Peirce’s 1870 “Logic Of Relatives” • Comment 11.22

Let’s look at that last example from a different angle.

NOF 4.4

So if men are just as apt to be black as things in general,

[\mathrm{m,}][\mathrm{b}] ~=~ [\mathrm{m,}\mathrm{b}],

where the difference between [\mathrm{m}] and [\mathrm{m,}] must not be overlooked.

(Peirce, CP 3.76)

In different lights the formula [\mathrm{m,}\mathrm{b}] = [\mathrm{m,}][\mathrm{b}] presents itself as an aimed arrow, fair sampling, or stochastic independence condition.

The example apparently assumes a universe of “things in general”, encompassing among other things the denotations of the absolute terms \mathrm{m} = \text{man} and \mathrm{b} = \text{black}. That suggests to me that we might well illustrate this case in relief, by returning to our earlier staging of Othello and seeing how well that universe of dramatic discourse observes the premiss that “men are just as apt to be black as things in general”.

Here are the relevant data:

\begin{array}{*{15}{l}}  \mathrm{b} & = & \mathrm{O}  \\[6pt]  \mathrm{m} & = &  \mathrm{C} & +\!\!, &  \mathrm{I} & +\!\!, &  \mathrm{J} & +\!\!, &  \mathrm{O}  \\[6pt]  \mathbf{1} & = &  \mathrm{B} & +\!\!, &  \mathrm{C} & +\!\!, &  \mathrm{D} & +\!\!, &  \mathrm{E} & +\!\!, &  \mathrm{I} & +\!\!, &  \mathrm{J} & +\!\!, &  \mathrm{O}  \\[12pt]  \mathrm{b,} & = & \mathrm{O\!:\!O}  \\[6pt]  \mathrm{m,} & = &  \mathrm{C\!:\!C} & +\!\!, &  \mathrm{I\!:\!I} & +\!\!, &  \mathrm{J\!:\!J} & +\!\!, &  \mathrm{O\!:\!O}  \\[6pt]  \mathbf{1,} & = &  \mathrm{B\!:\!B} & +\!\!, &  \mathrm{C\!:\!C} & +\!\!, &  \mathrm{D\!:\!D} & +\!\!, &  \mathrm{E\!:\!E} & +\!\!, &  \mathrm{I\!:\!I} & +\!\!, &  \mathrm{J\!:\!J} & +\!\!, &  \mathrm{O\!:\!O}  \end{array}

The fair sampling condition is tantamount to this:  “Men are just as apt to be black as things in general are apt to be black”. In other words, men are a fair sample of things in general with respect to the factor of being black.

Should this hold, the consequence would be:

[\mathrm{m,}\mathrm{b}] ~=~ [\mathrm{m,}][\mathrm{b}].

When [\mathrm{b}] is not zero, we obtain the result:

[\mathrm{m,}] ~=~ \displaystyle{[\mathrm{m,}\mathrm{b}] \over [\mathrm{b}]}.

As before, it is convenient to represent the absolute term \mathrm{b} = \text{black} by means of the corresponding idempotent term \mathrm{b,} = \text{black that is}\,\underline{~~~~}. 

Consider the bigraph for the composition:

\mathrm{m,}\mathrm{b} ~=~ \text{man that is black}.

This is represented below in the equivalent form:

\mathrm{m,}\mathrm{b,} ~=~ \text{man that is black that is}\,\underline{~~~~}.


LOR 1870 Figure 53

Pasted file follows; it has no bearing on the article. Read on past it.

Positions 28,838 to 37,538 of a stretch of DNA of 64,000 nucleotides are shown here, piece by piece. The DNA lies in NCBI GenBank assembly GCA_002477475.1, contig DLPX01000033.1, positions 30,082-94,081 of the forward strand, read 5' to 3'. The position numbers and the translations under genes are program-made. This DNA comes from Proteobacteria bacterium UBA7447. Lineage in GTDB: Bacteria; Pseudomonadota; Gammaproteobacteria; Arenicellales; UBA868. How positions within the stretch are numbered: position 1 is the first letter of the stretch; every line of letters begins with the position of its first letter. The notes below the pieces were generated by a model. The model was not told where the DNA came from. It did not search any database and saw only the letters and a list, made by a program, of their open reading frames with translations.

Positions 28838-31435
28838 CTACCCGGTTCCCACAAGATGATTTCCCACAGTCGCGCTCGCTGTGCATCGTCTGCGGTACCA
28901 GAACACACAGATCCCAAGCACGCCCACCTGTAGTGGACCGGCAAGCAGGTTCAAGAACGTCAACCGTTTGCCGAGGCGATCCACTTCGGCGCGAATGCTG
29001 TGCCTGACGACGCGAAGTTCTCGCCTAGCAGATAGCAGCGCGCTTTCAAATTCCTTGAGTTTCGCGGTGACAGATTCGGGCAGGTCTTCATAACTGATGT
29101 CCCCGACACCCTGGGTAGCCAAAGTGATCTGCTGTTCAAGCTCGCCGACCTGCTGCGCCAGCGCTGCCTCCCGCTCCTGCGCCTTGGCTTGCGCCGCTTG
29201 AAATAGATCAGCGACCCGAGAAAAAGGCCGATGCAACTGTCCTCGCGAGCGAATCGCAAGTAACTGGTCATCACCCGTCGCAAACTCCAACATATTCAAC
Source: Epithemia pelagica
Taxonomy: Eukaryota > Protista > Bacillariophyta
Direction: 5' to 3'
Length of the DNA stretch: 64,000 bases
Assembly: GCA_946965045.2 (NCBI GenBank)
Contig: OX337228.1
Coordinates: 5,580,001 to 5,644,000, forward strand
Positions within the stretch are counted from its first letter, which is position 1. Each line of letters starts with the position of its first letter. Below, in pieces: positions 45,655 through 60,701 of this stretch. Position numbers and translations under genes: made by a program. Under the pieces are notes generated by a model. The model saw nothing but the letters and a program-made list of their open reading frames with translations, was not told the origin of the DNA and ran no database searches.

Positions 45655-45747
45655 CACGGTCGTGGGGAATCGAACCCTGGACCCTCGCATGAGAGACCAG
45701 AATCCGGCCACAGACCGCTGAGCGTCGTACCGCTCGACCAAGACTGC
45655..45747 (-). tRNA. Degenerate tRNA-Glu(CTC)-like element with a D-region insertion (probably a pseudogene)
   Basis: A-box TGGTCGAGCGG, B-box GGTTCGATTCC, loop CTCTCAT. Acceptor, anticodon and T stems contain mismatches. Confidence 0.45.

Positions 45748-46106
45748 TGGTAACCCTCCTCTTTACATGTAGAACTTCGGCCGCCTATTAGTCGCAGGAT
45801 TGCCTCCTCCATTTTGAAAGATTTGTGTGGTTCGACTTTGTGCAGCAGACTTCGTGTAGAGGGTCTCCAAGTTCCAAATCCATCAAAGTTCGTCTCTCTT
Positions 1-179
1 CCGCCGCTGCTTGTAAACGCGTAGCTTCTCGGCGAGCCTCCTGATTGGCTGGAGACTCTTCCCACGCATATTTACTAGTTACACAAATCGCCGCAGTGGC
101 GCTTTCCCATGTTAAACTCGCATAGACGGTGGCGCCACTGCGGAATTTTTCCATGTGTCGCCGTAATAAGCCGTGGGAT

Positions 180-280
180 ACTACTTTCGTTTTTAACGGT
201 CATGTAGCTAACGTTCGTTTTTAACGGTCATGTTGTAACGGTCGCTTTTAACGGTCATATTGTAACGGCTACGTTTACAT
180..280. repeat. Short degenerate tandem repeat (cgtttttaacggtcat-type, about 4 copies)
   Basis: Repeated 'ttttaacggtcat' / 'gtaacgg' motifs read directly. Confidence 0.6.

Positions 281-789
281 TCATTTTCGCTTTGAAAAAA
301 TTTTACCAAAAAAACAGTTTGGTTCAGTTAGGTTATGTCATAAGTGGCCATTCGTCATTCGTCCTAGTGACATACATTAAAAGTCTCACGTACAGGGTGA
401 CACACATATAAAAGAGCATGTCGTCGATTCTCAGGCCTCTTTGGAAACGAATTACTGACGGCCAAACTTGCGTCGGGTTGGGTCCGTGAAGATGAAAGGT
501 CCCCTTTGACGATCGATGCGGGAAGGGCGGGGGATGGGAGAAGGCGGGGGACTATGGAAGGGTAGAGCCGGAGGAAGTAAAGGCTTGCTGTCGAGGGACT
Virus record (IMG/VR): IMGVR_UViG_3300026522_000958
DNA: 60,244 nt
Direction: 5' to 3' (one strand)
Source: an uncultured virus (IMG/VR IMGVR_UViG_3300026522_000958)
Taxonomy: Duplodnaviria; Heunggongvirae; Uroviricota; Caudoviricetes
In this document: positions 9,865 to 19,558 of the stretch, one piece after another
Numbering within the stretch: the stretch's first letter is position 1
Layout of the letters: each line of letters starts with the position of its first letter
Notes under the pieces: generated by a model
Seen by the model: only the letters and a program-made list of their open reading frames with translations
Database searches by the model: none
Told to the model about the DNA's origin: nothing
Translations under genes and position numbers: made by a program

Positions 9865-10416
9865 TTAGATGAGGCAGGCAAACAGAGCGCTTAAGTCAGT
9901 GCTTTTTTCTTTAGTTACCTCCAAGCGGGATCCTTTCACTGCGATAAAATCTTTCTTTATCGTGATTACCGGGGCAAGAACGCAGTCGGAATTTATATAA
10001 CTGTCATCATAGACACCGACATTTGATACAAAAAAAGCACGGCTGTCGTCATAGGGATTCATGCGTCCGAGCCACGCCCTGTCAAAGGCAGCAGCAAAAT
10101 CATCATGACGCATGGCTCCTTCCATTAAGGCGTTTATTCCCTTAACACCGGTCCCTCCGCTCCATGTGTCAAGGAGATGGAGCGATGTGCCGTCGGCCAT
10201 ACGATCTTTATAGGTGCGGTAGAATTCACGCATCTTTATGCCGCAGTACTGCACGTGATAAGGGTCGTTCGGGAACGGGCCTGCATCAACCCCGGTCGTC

(53)

Thus we observe one of the more factitious facts affecting this very special universe of discourse, namely:

\mathrm{m,}\mathrm{b} ~=~ \mathrm{b}.

This is equivalent to the implication \mathrm{b} \Rightarrow \mathrm{m} that Peirce would have written in the form \mathrm{b} ~-\!\!\!<~ \mathrm{m}.

That is enough to puncture any notion that \mathrm{b} and \mathrm{m} are statistically independent, but let us continue to develop the plot a bit more. Putting all the general formulas and particular facts together, we arrive at the following summation of the situation in the Othello case:

If the fair sampling condition were true, it would have the following consequence:

\displaystyle [\mathrm{m,}] ~=~ {[\mathrm{m,}\mathrm{b}] \over [\mathrm{b}]} ~=~ {[\mathrm{b}] \over [\mathrm{b}]} ~=~ \mathfrak{1}.

On the contrary, we have the following fact:

\displaystyle [\mathrm{m,}] ~=~ {[\mathrm{m,}\mathbf{1}] \over [\mathbf{1}]} ~=~ {[\mathrm{m}] \over [\mathbf{1}]} ~=~ {4 \over 7}.

In sum, it is not the case in the Othello example that “men are just as apt to be black as things in general”.

Expressed in terms of probabilities:

\mathrm{P}(\mathrm{m}) = \displaystyle{4 \over 7}   and   \mathrm{P}(\mathrm{b}) = \displaystyle{1 \over 7}.

If these were independent terms, we would have:

\mathrm{P}(\mathrm{m}\mathrm{b}) = \displaystyle{4 \over 49}.

In point of fact, however, we have:

\mathrm{P}(\mathrm{m}\mathrm{b}) = \mathrm{P}(\mathrm{b}) = \displaystyle{1 \over 7}.

Another way to see it is to observe that:

\mathrm{P}(\mathrm{b}|\mathrm{m}) = \displaystyle{1 \over 4}   while   \mathrm{P}(\mathrm{b}) = \displaystyle{1 \over 7}.

This entry was posted in Graph Theory, Logic, Logic of Relatives, Logical Graphs, Mathematics, Peirce, Relation Theory, Semiotics and tagged , , , , , , , . Bookmark the permalink.

One Response to Peirce’s 1870 “Logic Of Relatives” • Comment 11.22

  1. Pingback: Survey of Relation Theory • 3 | Inquiry Into Inquiry

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